Ask the Expert: Need help to quit smoking or vaping?

Mary Jo Henry, ARNP

Recent reports from The CDC indicate over 1,000 lung injury cases and 18 deaths are related to e-cigarettes or vaping. Approximately 80 percent of patients are under 35 years old.

“Smoking and vaping, sadly these numbers are increasing daily and it often starts in the teen years,” said Mary Jo Henry, ARNPUnityPoint Clinic – Multi-Specialty, tobacco treatment specialist. “Research suggests starting at such a young age places an imprint on the brain and this is felt to make it harder to quit later in life. Nicotine is a very addictive drug. Early use has consequences on the developing brain. There are just too many variables, and unknowns about the dual use of e-cigarettes.”

Henry says help is available for individuals looking to quit using tobacco, whether that is smoking or using e-cigarettes. When she meets patients that use tobacco, she uses a special questionnaire to determine how ready they are to quit. Once she gages readiness, she works to come up with a plan tailored to their individual needs.

“The good news is there are more medications out there to help people quit using tobacco/nicotine than ever before. Unfortunately, there are a lot of misconceptions about nicotine replacement,” said Henry. “The nicotine patch, gum and lozenges are all effective at keeping individuals from the feelings of nicotine withdraw. These include feelings of anxiety, anxiousness, tremors, difficulty concentrating, sleeping, just to name a few. There are other medications also available.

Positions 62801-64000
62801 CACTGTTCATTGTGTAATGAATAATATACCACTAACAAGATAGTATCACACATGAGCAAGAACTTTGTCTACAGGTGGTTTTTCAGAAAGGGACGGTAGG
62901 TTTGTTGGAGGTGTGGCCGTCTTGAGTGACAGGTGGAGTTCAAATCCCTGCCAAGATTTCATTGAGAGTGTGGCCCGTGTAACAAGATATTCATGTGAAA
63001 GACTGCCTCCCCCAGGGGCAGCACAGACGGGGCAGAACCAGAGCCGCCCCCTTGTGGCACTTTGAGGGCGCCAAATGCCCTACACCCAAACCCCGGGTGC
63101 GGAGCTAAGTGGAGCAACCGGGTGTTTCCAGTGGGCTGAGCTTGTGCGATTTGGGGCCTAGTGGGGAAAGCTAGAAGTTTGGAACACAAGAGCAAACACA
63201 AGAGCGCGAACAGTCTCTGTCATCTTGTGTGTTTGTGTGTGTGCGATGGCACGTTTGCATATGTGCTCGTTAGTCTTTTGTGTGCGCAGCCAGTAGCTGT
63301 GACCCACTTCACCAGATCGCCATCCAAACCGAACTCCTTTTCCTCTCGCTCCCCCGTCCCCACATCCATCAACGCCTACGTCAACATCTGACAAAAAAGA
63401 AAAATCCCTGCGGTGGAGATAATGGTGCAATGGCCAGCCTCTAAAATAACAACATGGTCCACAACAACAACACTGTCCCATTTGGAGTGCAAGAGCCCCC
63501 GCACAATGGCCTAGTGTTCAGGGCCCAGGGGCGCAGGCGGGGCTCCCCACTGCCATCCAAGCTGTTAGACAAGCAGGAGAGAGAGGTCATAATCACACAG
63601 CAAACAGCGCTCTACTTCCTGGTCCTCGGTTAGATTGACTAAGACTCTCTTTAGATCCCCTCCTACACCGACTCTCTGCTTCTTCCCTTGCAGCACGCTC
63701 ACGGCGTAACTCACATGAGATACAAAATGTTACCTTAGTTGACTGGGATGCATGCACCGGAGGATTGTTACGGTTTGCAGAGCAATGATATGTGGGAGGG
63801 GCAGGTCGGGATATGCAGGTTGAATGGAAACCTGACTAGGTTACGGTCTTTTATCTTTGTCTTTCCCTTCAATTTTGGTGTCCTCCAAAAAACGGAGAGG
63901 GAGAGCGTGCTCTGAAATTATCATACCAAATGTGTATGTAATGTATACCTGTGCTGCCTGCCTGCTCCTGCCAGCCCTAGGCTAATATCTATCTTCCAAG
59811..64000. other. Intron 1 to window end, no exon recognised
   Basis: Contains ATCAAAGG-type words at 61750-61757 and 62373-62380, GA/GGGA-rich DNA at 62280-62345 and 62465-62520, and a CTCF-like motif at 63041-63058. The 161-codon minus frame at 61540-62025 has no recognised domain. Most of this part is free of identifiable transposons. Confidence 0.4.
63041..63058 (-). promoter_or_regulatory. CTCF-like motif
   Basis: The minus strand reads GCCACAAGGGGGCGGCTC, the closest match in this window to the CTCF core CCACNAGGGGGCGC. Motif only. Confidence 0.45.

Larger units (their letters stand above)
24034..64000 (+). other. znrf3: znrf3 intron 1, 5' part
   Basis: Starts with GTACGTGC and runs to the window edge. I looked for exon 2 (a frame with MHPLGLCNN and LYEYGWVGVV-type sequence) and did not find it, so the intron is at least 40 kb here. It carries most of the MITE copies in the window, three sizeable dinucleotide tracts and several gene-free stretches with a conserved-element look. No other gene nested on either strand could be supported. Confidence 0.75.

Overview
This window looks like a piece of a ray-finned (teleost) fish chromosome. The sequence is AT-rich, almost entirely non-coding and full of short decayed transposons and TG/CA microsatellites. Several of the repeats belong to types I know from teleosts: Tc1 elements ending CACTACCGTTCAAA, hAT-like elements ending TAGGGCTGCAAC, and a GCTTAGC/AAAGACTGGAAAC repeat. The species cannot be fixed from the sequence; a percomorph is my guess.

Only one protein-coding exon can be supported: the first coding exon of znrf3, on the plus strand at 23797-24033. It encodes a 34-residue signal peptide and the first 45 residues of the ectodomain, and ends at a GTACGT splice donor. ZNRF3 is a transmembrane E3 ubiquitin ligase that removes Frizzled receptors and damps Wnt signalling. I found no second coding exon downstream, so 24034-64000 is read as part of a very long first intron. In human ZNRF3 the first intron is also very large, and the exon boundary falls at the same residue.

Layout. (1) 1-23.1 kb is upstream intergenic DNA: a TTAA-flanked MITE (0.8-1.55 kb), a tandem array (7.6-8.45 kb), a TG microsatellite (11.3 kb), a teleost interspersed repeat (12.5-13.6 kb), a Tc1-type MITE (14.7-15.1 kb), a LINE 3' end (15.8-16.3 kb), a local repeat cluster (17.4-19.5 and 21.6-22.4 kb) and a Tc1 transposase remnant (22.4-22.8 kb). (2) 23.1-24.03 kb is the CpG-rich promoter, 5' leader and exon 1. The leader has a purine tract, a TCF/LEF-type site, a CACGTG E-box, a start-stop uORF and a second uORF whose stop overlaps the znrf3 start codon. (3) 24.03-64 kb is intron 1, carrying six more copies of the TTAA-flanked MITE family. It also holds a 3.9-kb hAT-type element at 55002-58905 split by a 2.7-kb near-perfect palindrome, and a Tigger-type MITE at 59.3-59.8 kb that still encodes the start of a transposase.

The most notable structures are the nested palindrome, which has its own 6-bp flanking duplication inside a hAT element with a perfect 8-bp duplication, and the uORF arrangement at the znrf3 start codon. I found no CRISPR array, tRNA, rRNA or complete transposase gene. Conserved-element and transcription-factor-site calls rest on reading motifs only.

The goal of nicotine replacement therapy (NRT) is to slowly taper individuals off nicotine.  Use of NRT in place of smoking or vaping not only calms the nicotine withdrawal symptoms, they also eliminate the exposure to the thousands, of harmful chemicals known to be in cigarettes, which are likely to be in e-cigarettes as well. More research is needed to know this for sure. In addition to using medications, Henry works with individuals on other ways to cope with the withdrawal symptoms such as changing routines, minimizing exposures to triggers to use tobacco, and planning for circumstances or situations that place an individual at high risk for relapse. She also encourages leaning on family and friends for support during the process.

“The medications are not magic,” states Henry. “You have to be ready and willing to commit to quit but using a combination of long and short acting medicines along with getting support has the highest success rate.”

UnityPoint Clinic Multi-Specialty & Nassif Community Cancer Center have teamed up for a free event aimed at individuals interested in learning more about how to quit smoking or vaping. It’s also available to parents of teens or young adults that use e-cigarettes on how they can support someone trying to kick the habit.

One Day to a Tobacco-Free Life – Great American Smokeout 2019

  • Wed., Nov. 20, 2019 from 4-6:30 p.m.
  • Nassif Community Cancer Center Cook Cancer Wellness Center, 202 10th St. SE, Cedar Rapids
  • Free event, please register at unitypoint.org or call (319) 558-4876.

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